BICW Awards – The Origin Story

Photo by Danielle MacInnes on Unsplash
The BICW story begins in 2014, with a book called Timmi in Tangles.

This story begins with a book called Timmi in Tangles. Duckbill published it some time in 2014. We fell it love with it. In Jan 2015, we invited the author, Shals Mahajan, to tour a few of our schools with us. In the Summer of 2015, it won the Crossword Children’s Book Award for 2014. Duckbill was a new publishing house, and Shals was a first-time author. The award meant so much to them. Here’s jurist Payal Dhar’s blogpost on the book.

Except. For most of 2015, the Crossword bookstores didn’t stock the book. And why would they? It was priced at Rs 125. At best, a copy of the book would make Crossword a profit of 12 rupees. But even that much was doubtful. New publishing house and new author? Who would invest in making them popular – certainly not Crossword!

Crossword has since then corrected itself. It offers the “Popular Choice Awards” now. On the website for the Crossword Awards, you will find that the 5 nominations for the Best Children’s Book (Popular Awards) 2018 were:

  1. Exam Warriors by Narendra Modi, Penguin Random House India
  2. The Man From The Egg by Sudha Murty, Puffin – Penguin Random House India
  3. Chase Your Dreams by Sachin Tendulkar, Hachette India
  4. The Mahabharata for Children by Devdutt Pattanaik, Puffin – Penguin Random House India
  5. Looking for the Rainbow by Ruskin Bond, Puffin – Penguin Random House India

(1) and (3) are ghost written, (2) and (4) are mythology retold and (5) is by Ruskin Bond. With no offense to Ruskin Bond (we love him), he’s the favorite contender for book awards in India. Because when no one has the time to actually read and think about a book, they pick a Ruskin Bond book – the safest choice in the world. Who in his right mind will challenge Ruskin Bond winning a book award? Eventually he did win this award.

Take a look at how Anushka and Sayoni, editors at Duckbil, feel about Timmi in Tangles in their blog here. Do you think anyone will feel like this about the 5 books listed above?

Once in a while, we get a book that comes like a breath of fresh air–a new, completely unusual perspective and a style of writing that is not usually encountered in children’s books. Shals’ book came like a blast of fresh air! Here was a book that dealt with the little troubles of childhood, but with such a sensitive eye and such gentle, wry humour that we immediately knew we had to do it. The other thing I love about Timmi in Tangles is the way it subtly cocks a snook at the gender-inequitable, class-ridden world we live in.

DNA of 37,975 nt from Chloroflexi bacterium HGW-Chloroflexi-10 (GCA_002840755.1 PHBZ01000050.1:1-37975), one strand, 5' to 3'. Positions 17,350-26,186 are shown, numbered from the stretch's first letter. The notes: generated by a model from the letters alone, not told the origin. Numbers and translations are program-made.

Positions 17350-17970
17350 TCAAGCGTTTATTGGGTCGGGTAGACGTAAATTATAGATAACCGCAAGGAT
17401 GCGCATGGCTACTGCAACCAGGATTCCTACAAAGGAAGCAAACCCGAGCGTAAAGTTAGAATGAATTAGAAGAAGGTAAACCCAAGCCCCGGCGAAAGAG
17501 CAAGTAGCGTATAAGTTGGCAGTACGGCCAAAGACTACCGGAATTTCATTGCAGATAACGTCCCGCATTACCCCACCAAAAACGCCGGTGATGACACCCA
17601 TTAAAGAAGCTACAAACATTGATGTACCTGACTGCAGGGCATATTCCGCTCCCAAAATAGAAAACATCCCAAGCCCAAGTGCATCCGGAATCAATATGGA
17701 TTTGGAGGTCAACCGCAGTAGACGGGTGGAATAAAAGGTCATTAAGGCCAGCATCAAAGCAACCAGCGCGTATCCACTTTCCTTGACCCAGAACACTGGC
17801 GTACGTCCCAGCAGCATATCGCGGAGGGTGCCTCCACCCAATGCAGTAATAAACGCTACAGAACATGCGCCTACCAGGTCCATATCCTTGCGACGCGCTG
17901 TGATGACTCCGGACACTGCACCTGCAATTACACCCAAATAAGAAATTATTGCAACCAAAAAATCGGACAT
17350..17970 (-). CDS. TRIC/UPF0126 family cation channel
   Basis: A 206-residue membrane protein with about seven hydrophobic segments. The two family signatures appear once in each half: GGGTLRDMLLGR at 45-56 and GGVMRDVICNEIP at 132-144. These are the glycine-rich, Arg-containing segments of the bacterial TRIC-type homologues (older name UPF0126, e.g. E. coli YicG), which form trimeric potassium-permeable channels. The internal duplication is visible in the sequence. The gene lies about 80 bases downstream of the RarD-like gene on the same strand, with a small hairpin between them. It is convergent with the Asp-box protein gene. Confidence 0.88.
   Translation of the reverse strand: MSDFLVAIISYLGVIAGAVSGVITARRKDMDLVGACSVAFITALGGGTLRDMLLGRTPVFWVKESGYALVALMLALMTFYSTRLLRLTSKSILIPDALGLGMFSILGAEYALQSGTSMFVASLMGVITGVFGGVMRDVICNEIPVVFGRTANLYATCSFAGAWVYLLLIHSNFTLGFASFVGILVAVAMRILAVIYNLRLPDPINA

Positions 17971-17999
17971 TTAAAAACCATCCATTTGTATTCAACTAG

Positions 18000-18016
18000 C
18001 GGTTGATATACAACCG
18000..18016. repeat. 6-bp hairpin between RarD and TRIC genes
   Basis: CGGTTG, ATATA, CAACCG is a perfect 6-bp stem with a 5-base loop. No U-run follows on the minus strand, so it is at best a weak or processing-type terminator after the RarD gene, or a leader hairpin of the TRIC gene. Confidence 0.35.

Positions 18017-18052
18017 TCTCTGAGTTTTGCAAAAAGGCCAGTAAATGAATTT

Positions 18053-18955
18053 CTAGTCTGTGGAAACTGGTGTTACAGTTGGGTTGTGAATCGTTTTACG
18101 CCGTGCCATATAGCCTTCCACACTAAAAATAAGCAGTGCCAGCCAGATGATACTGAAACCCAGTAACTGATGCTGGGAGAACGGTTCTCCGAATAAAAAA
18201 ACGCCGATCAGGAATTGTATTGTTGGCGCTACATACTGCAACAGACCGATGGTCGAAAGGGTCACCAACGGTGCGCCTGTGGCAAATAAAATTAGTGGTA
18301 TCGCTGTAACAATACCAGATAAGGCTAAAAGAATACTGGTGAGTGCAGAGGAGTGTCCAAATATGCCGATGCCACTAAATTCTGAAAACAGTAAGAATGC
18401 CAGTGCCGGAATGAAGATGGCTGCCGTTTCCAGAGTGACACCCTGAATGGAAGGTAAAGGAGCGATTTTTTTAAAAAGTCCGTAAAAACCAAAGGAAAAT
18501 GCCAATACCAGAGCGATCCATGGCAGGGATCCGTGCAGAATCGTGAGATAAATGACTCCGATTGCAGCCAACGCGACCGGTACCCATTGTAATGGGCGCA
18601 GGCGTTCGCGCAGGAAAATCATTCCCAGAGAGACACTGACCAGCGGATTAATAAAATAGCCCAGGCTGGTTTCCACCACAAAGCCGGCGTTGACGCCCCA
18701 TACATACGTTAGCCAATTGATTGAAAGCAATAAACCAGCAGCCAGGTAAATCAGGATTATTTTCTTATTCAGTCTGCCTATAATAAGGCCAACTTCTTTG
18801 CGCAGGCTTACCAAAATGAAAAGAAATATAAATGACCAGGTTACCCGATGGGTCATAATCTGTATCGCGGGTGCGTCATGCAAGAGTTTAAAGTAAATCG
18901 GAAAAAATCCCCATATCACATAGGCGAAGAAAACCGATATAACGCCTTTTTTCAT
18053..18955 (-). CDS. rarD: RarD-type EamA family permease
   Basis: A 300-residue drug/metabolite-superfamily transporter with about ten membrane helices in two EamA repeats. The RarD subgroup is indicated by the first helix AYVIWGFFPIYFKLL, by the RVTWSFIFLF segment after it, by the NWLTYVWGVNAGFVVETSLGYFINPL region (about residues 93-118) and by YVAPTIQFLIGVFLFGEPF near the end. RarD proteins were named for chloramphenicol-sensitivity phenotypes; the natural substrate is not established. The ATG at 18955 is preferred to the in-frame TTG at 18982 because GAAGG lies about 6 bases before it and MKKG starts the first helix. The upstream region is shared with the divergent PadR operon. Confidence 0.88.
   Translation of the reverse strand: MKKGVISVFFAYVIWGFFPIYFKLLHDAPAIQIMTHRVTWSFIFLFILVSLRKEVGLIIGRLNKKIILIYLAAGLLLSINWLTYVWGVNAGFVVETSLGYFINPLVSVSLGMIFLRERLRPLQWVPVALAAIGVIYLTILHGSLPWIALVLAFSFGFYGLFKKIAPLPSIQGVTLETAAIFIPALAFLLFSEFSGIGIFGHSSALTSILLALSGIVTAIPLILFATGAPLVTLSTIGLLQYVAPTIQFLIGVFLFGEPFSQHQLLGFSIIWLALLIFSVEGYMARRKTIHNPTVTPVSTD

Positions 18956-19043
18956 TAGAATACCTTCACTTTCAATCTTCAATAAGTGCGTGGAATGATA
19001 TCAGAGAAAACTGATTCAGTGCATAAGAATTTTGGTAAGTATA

Anushka Ravishankar

Crossword separately selected Unbroken (Duckbill) for its Best Children’s Book – Jury Award in 2018.

Going back to 2015. Why didn’t Timmi in Tangles sell better in spite of being a fabulous book and winning a major award? Is it the fault of the publisher? The author? The bookstore? The award? 

Which brings us to the context. What is the purpose of an award? Why do awards exist? Why does the Nobel prize exist? Why does the Booker Prize exist? Why do the Oscars exist? Filmfare? National awards? Olympic medals? Employee of the Month? Best student? What is the point of these things? Do they matter? When do they matter? Who do they matter to?

The Booker Prize was instituted to promote an industry:The aim was to increase the reading of quality fiction and to attract “the intelligent general audience.” Thus, the Booker Prize served an extremely important purpose. Are the existing Indian children’s book awards serving the ecosystem? Or are they failing the ecosystem?

In the West, production houses routinely back Oscar-worthy movies even if they have low chances of commercial box-office success. This makes sense because the Academy Award nomination can bring them commercial success later on.

These are the discussions that led us to think about setting up a new award – the Best of Indian Children’s Award – Contemporary. By 2016, we had a blueprint and a plan – and it was a 5-year plan. By 2017, we had carved out a section of the BLPS list into the BICW list. For the 2018 list, we selected the awardees ourselves. And for the 2019 list, we went the whole 9 yards – invited publishers to participate, and set up a neutral jury to select books.

There is more to the plan. But for that, we have to wait for 2020 and 2021.

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